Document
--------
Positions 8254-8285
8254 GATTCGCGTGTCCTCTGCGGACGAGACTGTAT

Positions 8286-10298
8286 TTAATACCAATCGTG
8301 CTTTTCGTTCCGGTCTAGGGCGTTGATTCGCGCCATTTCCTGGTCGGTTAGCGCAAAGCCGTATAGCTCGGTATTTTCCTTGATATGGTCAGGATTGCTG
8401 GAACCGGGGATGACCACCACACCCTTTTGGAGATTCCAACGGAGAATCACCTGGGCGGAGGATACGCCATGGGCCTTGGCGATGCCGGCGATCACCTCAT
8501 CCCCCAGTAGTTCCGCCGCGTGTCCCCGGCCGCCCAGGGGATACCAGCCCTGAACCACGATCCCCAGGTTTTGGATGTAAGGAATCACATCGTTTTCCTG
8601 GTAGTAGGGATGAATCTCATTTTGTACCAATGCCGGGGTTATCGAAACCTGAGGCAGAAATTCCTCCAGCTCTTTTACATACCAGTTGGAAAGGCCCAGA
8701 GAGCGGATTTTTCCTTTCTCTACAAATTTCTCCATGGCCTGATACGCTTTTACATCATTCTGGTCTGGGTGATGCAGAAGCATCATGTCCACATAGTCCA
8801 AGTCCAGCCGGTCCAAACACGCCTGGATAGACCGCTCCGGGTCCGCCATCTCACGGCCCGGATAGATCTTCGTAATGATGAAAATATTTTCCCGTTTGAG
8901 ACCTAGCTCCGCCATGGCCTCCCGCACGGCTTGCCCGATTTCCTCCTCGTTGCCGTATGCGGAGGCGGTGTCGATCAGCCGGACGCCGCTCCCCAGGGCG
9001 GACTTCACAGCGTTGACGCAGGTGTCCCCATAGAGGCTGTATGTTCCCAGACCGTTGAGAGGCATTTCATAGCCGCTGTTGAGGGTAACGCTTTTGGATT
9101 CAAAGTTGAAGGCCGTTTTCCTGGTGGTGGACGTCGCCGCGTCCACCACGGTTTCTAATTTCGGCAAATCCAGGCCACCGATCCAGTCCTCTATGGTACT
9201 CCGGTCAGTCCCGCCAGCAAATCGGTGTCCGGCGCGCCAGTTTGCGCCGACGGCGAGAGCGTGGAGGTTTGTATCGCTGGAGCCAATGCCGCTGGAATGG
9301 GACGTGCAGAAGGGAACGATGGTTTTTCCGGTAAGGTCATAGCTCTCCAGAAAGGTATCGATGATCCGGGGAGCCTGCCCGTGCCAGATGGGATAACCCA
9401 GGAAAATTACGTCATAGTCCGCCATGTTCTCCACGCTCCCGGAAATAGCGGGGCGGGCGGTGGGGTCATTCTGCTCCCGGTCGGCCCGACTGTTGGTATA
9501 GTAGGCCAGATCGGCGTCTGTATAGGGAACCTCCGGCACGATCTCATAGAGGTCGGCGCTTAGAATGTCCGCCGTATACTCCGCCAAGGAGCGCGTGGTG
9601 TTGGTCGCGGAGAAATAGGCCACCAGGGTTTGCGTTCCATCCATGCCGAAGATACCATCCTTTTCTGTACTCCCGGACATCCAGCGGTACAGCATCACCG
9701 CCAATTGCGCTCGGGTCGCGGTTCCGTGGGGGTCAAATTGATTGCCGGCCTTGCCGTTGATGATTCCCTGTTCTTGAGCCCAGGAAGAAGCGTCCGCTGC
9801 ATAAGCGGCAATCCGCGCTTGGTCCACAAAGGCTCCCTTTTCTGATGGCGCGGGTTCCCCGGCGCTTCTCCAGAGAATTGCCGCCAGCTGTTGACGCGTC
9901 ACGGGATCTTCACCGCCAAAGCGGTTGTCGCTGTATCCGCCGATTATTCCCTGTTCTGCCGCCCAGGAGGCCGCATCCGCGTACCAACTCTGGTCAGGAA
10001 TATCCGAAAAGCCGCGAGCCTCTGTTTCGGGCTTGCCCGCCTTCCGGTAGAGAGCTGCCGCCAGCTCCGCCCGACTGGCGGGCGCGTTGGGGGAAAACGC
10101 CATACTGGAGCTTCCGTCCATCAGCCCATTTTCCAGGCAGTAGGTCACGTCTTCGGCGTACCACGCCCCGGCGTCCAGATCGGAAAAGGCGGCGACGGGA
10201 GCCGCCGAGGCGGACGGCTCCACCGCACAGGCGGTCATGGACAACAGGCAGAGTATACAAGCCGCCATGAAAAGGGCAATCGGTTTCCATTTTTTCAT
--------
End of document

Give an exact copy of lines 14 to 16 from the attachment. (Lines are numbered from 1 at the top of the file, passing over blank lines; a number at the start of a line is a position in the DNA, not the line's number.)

9201 CCGGTCAGTCCCGCCAGCAAATCGGTGTCCGGCGCGCCAGTTTGCGCCGACGGCGAGAGCGTGGAGGTTTGTATCGCTGGAGCCAATGCCGCTGGAATGG
9301 GACGTGCAGAAGGGAACGATGGTTTTTCCGGTAAGGTCATAGCTCTCCAGAAAGGTATCGATGATCCGGGGAGCCTGCCCGTGCCAGATGGGATAACCCA
9401 GGAAAATTACGTCATAGTCCGCCATGTTCTCCACGCTCCCGGAAATAGCGGGGCGGGCGGTGGGGTCATTCTGCTCCCGGTCGGCCCGACTGTTGGTATA